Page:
1(a)Failure to investigate abduction
The police failed to take prompt and effective measures to find Ms. López Soto when her sister first reported her abduction – even though she gave them the name and mobile number of the perpetrator. It transpired that the police called the perpetrator’s mobile but were persuaded by his story that this was “a relationship”. In fact, the perpetrator increased the violence after these calls, to punish Ms. López Soto for her family reporting her disappearance to the authorities.
1(b) A criminal code that discriminates against women
The Venezuelan Criminal Code at the time “was highly discriminatory against women, especially with regard to the definition of sexual crimes.” For example, it specified that sexual crimes committed against a woman engaged in prostitution were less serious and required less serious punishment, than crimes against other women. It also described sexual crimes as offences against “morals and good conduct” rather than as crimes of violence. The legal system was therefore not competent to provide justice for survivors of sexual violence, as it permitted impunity. It acted in fact as the State’s consent, acquiescence and justification of sexual violence, which could amount to torture.
The perpetrator took advantage of this discriminatory Criminal Code by alleging that Ms. López Soto was a sex worker during the domestic investigation and prosecution. The Inter-American Court of Human Rights determined this was intended to “distort the credibility of Linda Loaiza López’s testimony” and in accordance with the law itself deem her of “lesser value or implicitly deserving of the aggressions.” This resulted in “a scenario in the which the victim was constantly questioned and stigmatized”, both by the defence and her aggressor.
1(c) Inadequate investigation, distorted by stereotypes
The Venezuelan authorities inflicted secondary victimization on Ms. López Soto, through allowing further gendered stereotypes to prejudice and distort the investigation and judicial hearing of her case. The investigators failed to carry out a victim and gender-focused examination of the totality of her experience of violence. Instead, she was confronted with the alleged perpetrator’s version of events, which became the focus of the investigation. Police and prosecutors failed to take timely forensic evidence from the apartment where she was held but focused on the alleged “romantic relationship” between Ms. López Soto and the perpetrator.
1(d) Investigation methods re-traumatised the victim of crime
The authorities failed to provide access to female medical and legal professionals to help Ms. López Soto to recover and to prepare the prosecution. Even though it was immediately clear that she had been subjected to severe sexual violence, Ms. López Soto was required to submit to gynaecological and psychiatric investigations by male doctors, although she had specifically asked for female doctors. She was required to give numerous repetitive statements before male guards and investigators. Further questioning at the public hearing took place in the presence of the perpetrator, without any psychological assistance or accompaniment.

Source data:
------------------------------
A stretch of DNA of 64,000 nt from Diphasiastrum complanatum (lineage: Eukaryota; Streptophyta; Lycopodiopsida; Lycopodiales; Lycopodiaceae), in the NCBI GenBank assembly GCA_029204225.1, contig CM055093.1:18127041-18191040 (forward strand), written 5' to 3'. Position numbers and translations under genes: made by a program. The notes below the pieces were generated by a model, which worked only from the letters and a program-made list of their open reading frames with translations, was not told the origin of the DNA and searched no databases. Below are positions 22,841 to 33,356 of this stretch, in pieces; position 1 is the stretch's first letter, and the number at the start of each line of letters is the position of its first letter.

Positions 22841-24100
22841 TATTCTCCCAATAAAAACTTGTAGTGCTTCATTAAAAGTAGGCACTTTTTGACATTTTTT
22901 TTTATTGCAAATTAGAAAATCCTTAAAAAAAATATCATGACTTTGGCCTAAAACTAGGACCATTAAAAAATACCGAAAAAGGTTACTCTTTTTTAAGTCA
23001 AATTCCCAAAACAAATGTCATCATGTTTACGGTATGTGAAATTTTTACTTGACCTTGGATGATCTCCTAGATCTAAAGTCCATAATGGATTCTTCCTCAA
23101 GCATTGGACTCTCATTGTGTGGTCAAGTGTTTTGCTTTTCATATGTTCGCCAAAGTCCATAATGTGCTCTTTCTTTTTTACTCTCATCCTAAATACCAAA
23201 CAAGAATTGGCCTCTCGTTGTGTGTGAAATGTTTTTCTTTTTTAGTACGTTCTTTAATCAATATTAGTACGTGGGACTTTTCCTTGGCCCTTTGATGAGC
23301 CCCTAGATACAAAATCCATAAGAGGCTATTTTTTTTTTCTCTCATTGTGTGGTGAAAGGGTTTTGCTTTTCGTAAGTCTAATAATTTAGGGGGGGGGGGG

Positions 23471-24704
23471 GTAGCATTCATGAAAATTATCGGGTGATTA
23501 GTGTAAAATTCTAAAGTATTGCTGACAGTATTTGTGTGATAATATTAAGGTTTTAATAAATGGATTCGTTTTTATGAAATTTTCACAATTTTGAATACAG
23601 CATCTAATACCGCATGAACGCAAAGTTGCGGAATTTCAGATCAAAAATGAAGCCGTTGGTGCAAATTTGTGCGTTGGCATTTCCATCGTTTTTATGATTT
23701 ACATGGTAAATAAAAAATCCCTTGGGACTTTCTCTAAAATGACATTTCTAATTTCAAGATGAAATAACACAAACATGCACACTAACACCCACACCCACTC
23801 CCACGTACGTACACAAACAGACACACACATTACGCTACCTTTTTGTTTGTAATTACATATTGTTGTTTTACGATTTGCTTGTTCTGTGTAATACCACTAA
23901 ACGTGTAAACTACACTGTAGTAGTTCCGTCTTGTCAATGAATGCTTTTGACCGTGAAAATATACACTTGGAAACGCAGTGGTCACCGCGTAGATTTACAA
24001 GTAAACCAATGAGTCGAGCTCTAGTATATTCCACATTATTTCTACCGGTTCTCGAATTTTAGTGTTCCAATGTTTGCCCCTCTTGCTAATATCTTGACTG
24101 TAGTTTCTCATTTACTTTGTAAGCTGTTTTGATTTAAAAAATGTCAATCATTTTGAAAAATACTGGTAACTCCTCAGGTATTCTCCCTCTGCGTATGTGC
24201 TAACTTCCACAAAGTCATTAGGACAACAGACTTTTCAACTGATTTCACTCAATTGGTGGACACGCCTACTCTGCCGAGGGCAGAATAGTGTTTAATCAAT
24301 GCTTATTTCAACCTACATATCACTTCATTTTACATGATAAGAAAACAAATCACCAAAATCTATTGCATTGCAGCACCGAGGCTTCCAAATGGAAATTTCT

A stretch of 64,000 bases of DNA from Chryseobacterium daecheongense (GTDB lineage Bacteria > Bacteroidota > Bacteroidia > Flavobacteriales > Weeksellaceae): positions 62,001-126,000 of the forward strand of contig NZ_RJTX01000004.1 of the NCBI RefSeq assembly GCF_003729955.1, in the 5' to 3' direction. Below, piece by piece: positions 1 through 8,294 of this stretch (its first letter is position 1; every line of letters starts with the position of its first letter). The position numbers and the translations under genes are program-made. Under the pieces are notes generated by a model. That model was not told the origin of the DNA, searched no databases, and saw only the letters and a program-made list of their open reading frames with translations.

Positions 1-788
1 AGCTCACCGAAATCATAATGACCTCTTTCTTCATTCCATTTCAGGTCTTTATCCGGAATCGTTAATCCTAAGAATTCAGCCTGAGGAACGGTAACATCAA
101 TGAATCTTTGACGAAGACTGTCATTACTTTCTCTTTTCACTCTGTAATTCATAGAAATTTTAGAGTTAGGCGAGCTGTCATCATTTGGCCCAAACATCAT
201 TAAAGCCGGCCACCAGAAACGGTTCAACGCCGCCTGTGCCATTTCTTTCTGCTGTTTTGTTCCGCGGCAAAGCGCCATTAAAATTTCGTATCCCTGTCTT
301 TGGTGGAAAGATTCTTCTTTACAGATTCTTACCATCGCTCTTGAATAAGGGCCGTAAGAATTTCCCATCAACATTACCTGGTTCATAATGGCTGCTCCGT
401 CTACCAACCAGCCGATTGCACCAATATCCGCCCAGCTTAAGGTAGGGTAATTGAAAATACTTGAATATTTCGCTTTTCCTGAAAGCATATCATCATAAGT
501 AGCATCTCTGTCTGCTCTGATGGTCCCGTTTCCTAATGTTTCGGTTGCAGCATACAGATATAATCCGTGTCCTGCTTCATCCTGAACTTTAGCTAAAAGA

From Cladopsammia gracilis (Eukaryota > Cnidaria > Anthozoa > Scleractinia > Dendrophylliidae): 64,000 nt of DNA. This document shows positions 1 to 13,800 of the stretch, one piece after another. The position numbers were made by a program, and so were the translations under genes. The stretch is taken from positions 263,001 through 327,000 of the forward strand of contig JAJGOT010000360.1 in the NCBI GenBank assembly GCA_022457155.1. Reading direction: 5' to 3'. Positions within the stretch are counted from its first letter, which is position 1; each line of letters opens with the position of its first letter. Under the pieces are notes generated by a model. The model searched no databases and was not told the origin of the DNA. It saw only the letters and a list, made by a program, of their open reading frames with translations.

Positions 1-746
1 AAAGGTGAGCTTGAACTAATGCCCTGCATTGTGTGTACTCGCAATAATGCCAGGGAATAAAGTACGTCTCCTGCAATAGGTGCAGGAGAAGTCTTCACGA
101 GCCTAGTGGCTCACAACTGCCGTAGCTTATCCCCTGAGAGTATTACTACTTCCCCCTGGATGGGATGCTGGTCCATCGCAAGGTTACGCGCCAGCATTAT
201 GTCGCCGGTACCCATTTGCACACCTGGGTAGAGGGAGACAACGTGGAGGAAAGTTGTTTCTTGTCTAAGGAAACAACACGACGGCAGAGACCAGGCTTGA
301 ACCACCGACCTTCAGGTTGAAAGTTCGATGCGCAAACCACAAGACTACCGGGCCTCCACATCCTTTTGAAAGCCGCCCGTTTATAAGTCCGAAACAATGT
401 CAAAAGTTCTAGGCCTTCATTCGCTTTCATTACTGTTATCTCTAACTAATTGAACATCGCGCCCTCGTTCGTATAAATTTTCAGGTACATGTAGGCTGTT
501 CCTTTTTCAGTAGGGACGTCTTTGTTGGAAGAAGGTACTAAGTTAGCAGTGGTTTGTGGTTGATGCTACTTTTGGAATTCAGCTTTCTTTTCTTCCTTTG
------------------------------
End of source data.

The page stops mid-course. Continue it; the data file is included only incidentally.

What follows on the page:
1(e) Gendered experience of torture
The Inter-American Court identified the gendered experience of torture – how violence is used to target women and girls and how it operates within a patriarchal system.
“Linda Loaiza López Soto was subjected to constant and extreme physical, sexual and psychological violence. This violence was intended to control her movement, but also to destroy her autonomy and dignity, since [the perpetrator] controlled every aspect of her life, including her sexuality, over which the aggressor exercised exclusivity.”
The Inter-American Court of Human Rights emphasized the sexual aspect of the torture. Rape is “an extremely traumatic experience that has severe consequences and causes great physical and psychological damage that leaves the victim physically and emotionally humiliated.” Referring again to the expert evidence of Juan Méndez, the Court found that the severity of pain and suffering needs to be assessed with reference to the personal characteristics of the victim – their age, health, and particular vulnerabilities – as well as the type of harm inflicted. But even with this context-specific variation, the level of extreme pain and suffering required to prove that an assault is an act of torture is “inherent to sexual rape.”
The Inter-American Court identified the “patriarchal domination” of one man over a young woman as a key factor in identifying violence against women as a form of torture.
the purpose of the aggressor was to intimidate her, annul her personality and subjugate her. In short, to affirm a position of subordination of women, as well as their relationship of power and patriarchal dominion over the victim, which demonstrates the discriminatory purpose. […] the Court has highlighted the transcendental role of discrimination in analyzing violations of women’s human rights and their adaptation to the figure of torture and ill-treatment from a gender perspective. Therefore, the Court determines that Linda Loaiza was subjected to acts of physical, sexual and psychological torture.